Cancer Control Program
Description of the Program
The overall mission of the Cancer Prevention, Control, and Survivorship Program (CPCS) is to reduce the incidence, promotion and progression of cancer, to minimize disease morbidity and mortality, and optimize quality of life. The program includes high impact translational science; a focus on understanding and attenuating disparity in disease risk and outcomes; and the ability to access and affect unique populations in our catchment area and beyond.
The program is led by Dr. Erin Kobetz. Members represent multiple University departments and disciplines, including communications, education, engineering, epidemiology and public health sciences, microbiology/immunology, medical oncology, pediatrics, psychology, and psychiatry. The membership is balanced across basic, population and clinical research.
Goals of the Program
With an emphasis on diverse populations and a goal of reducing cancer disparities in our catchment area, program themes and corresponding aims are as follows:
Cancer Risk Factors and Conditions (Theme Leader: Dr. Slomovitz)Specific Aims:
- To identify innate and modifiable risk factors and risk conditions (e.g., genetic, behavioral, cultural, and environmental) associated with cancer onset and progression.
- Using community-engaged methodologies to evaluate biologic, enteromic, cognitive, cultural and environmental determinants of cancer risk.
- To develop and validate innovative screening modalities for prevention and detection of cancer in high-risk groups.
Prevention and Early Detection (Theme Leader: Dr. Webb Hooper)Specific Aims:
- To improve cancer prevention, increase early detection, and reduce cancer mortality.
- Using a bio-psychosocial approach to understand and intervene on cancer risk behaviors.
- Develop and evaluate culturally specific interventions to improve prevention and screening outcomes.
Adaptation to Cancer Treatment and Survivorship (Theme Leader: Dr. Antoni) Specific Aims:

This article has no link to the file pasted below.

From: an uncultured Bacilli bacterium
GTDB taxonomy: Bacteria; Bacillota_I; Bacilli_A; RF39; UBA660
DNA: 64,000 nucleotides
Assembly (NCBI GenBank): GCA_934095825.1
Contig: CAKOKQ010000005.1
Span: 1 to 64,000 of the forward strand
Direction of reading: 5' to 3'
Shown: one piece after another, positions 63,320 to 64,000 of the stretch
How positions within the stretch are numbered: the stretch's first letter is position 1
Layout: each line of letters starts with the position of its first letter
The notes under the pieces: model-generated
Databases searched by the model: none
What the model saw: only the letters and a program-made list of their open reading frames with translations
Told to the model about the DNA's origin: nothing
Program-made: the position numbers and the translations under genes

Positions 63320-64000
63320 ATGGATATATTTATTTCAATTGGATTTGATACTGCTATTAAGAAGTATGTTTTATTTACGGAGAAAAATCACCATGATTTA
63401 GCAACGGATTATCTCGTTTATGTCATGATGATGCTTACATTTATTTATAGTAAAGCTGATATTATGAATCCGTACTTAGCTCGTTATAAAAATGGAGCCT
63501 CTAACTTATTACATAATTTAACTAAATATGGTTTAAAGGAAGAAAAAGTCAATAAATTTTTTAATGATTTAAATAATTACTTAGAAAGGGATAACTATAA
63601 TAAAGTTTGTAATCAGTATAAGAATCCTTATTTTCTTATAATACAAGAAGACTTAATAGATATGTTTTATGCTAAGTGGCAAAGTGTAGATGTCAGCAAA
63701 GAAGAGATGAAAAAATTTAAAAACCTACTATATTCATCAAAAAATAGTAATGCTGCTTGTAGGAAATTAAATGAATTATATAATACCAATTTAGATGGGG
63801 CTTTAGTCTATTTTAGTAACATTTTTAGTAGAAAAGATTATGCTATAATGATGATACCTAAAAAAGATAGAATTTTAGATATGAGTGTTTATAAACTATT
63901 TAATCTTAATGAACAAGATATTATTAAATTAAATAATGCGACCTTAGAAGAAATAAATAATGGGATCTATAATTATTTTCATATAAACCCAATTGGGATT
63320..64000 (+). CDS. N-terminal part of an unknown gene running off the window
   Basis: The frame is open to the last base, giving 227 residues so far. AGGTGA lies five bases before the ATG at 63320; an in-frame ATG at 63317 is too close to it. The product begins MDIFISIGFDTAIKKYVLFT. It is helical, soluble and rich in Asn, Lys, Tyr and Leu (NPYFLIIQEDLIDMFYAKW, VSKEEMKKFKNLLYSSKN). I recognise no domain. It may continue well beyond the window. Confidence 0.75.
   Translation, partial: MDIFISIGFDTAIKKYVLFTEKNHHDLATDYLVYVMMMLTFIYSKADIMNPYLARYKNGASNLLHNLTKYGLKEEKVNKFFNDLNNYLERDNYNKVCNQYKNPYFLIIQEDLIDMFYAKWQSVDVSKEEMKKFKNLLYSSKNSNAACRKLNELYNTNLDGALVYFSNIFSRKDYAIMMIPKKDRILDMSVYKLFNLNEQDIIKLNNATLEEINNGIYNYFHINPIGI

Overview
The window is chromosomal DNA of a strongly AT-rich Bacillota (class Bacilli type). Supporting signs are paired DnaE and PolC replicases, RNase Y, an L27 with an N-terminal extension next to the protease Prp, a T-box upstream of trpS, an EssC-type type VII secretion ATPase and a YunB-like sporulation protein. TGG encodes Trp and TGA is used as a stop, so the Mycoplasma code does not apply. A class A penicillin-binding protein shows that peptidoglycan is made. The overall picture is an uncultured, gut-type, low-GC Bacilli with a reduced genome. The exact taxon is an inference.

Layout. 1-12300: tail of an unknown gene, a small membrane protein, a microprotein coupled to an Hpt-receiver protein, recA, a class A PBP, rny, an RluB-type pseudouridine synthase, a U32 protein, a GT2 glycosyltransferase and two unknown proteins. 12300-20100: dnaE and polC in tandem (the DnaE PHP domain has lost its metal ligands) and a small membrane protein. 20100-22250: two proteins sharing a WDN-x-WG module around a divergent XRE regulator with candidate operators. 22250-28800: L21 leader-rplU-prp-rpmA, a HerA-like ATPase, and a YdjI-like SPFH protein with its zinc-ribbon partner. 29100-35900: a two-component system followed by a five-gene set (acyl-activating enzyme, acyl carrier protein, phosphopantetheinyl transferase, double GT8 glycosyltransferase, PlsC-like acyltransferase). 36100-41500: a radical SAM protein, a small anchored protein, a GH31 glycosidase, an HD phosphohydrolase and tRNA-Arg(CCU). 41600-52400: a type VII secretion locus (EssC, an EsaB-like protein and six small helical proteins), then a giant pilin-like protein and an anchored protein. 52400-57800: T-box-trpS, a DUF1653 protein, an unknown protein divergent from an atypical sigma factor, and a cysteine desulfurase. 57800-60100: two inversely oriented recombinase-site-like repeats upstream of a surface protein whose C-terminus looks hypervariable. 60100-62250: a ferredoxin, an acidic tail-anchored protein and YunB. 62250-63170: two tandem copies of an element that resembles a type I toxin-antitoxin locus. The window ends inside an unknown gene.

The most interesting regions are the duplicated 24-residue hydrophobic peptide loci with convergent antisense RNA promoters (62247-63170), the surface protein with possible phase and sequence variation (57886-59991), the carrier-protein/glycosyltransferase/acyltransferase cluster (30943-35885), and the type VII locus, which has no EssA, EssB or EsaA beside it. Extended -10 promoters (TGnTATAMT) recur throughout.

- To understand and promote adaptation to cancer treatment and survivorship across the life course.
- To identify predictors (Bio-Behavioral-Psychosocial) of adaptation to primary treatment and survivorship in diverse populations.
- To develop novel Bio-Behavioral-Psychosocial intervention modalities to facilitate adaptation and optimal response to cancer treatment and survivorship treatment.
CPCS will accomplish such aims through high impact, translational research, which addresses the unique needs of our catchment area from cancer prevention to survivorship.
- Maria T. Abreu, M.D.
- Michael Antoni, Ph.D.
- F. Daniel Armstrong, Ph.D.
- Margaret M. Byrne, Ph.D.
- Olveen Carrasquillo, M.D.
- Charles Carver, Ph.D.
- Sara J. Czaja, Ph.D.
- Judith DeLeo Hurley, M.D.
- Noella Dietz, Ph.D.
- Elizabeth J. Franzmann, M.D.
- Sophia George, Ph.D.
- Mark L. Gonzalgo, M.D., Ph.D.
- W. Jarrard Goodwin, M.D., F.A.C.S.
- Jennifer J. Hu, Ph.D.
- Amishi P. Jha, Ph.D.
- Youngmee Kim, Ph.D.
- Suzanne C. Lechner, Ph.D.
- David J. Lee, Ph.D.
- Erin N. Marcus, M.D., M.P.H.
- Charles Nemeroff, M.D., Ph.D.
- Neil Schneiderman, Ph.D.
- Brian Slomovitz, M.D.
- Richard J. Thurer, M.D.
- Michal Toborek, M.D., Ph.D.
- Monica Webb Hooper, Ph.D.
- Roy E. Weiss, M.D., Ph.D.
- Raphael L. Yechieli, M.D.